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Melting ice sheets – the Antarctic

23 July 2013

This is not climate related, as such, but a geological conumdrum – see www.sciencenews.org/view/generic/id/351788/description/News_in_Brief_Mil… … this happened in the Pliocene, which in geochronology directly precedes the Pleistocene and as a result of uniformitarianism is duly dated millions of years ago. The evidence of ice melt in Antarctica comes from sea floor sediments 300+km from the continent. The sediment core was rich in algae, a sign the ocean was warm. These sediments appear to have been washed into the sea from the Antarctic continent – which means that continent was itself warmer than now.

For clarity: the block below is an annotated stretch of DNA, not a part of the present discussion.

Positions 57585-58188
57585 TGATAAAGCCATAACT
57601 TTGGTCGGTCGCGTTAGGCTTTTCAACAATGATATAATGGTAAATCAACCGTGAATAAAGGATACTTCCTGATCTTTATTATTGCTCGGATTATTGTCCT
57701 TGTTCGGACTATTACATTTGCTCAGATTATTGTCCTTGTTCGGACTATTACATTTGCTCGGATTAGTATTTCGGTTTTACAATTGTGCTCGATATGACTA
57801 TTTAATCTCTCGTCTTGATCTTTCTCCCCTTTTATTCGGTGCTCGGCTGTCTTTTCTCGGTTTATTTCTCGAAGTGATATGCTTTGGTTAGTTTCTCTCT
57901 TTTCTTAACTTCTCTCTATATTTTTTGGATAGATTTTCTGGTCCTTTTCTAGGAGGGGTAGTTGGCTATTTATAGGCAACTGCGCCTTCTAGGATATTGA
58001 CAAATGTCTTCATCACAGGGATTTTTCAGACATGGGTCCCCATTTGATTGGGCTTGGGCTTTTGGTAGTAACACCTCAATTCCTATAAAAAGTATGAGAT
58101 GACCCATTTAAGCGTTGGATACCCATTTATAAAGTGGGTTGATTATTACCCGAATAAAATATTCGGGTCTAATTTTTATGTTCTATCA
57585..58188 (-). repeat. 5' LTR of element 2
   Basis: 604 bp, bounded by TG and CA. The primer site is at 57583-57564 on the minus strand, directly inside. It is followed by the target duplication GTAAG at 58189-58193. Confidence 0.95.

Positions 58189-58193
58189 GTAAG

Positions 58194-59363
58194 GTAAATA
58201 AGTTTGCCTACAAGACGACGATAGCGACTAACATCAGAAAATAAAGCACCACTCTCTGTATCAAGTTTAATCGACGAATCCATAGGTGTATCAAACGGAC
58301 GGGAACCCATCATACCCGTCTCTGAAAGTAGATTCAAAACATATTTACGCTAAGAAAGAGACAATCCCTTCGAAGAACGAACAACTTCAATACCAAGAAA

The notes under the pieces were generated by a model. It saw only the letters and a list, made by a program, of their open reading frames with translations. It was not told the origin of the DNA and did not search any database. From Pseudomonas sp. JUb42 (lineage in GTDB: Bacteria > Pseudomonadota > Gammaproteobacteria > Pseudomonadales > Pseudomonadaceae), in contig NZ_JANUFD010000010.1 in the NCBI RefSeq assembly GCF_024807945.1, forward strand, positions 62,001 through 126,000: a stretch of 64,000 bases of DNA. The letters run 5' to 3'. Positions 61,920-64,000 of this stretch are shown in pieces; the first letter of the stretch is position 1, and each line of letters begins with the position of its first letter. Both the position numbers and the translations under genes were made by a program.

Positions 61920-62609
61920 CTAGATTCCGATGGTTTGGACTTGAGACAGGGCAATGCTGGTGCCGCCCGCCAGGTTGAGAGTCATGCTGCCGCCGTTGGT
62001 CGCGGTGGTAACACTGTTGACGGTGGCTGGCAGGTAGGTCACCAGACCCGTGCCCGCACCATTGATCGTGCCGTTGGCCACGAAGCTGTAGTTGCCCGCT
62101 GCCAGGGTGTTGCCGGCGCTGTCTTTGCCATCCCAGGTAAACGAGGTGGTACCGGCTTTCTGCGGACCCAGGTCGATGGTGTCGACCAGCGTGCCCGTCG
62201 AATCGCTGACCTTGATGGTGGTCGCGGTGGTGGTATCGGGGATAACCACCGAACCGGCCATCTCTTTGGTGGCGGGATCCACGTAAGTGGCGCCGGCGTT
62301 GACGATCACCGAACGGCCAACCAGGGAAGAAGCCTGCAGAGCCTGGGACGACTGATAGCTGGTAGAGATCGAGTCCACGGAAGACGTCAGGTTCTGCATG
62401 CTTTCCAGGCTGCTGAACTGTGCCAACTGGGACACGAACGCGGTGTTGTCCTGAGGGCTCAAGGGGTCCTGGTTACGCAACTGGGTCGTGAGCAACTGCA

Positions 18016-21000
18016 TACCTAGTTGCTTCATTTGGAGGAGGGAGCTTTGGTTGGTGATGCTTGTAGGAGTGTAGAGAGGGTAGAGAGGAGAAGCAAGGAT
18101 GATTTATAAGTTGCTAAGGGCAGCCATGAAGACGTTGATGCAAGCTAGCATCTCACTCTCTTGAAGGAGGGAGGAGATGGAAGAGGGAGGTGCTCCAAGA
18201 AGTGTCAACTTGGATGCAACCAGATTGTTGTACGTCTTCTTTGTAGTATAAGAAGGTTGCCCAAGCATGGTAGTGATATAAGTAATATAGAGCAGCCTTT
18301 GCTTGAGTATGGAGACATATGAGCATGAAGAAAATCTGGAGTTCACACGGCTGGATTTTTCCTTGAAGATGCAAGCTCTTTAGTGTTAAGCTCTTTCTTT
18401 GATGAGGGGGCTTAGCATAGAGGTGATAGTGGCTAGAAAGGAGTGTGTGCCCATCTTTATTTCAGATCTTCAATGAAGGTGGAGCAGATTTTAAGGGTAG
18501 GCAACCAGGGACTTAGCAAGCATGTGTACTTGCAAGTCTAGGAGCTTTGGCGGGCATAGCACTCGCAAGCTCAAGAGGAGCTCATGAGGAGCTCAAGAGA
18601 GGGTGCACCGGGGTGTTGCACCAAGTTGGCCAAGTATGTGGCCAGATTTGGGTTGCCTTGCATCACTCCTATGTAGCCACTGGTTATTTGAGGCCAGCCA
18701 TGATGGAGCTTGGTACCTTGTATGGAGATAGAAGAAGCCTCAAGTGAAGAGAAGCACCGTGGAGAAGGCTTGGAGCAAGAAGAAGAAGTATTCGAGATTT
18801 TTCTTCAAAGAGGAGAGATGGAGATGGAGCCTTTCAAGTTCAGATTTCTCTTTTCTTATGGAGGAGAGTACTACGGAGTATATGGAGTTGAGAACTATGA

The same story is at http://phys.org/print293627243.html … where it is blamed on 'global warming' five million years ago – an idea that comes about as the Pliocene climate at the Poles was apparently somewhat different than it is today. Why is of course a matter of assumption – and in the uniformitarian model the only assumption can be global warming. Pole shift is out of the question, moving continents is disallowed, and so on. Interestingly, and just saying not advocating, in their book, When the Earth Nearly Died (Gaateway Books, Bath:1995), Allen and Delair (SIS has published several articles by them) claimed the Pleistocene was invented when the Ice Ages were added to an already existing geochronology – in the process moving the Pliocene back in geological time. In their model the Pliocene overlapped the Pleistocene – which would then imply a more recent ice melt than the author's of the above paper allow. It also affected Greenland, at the same point in time – are we talking about one of the interglacial periods, perhaps even the most recent one, the Eemian?

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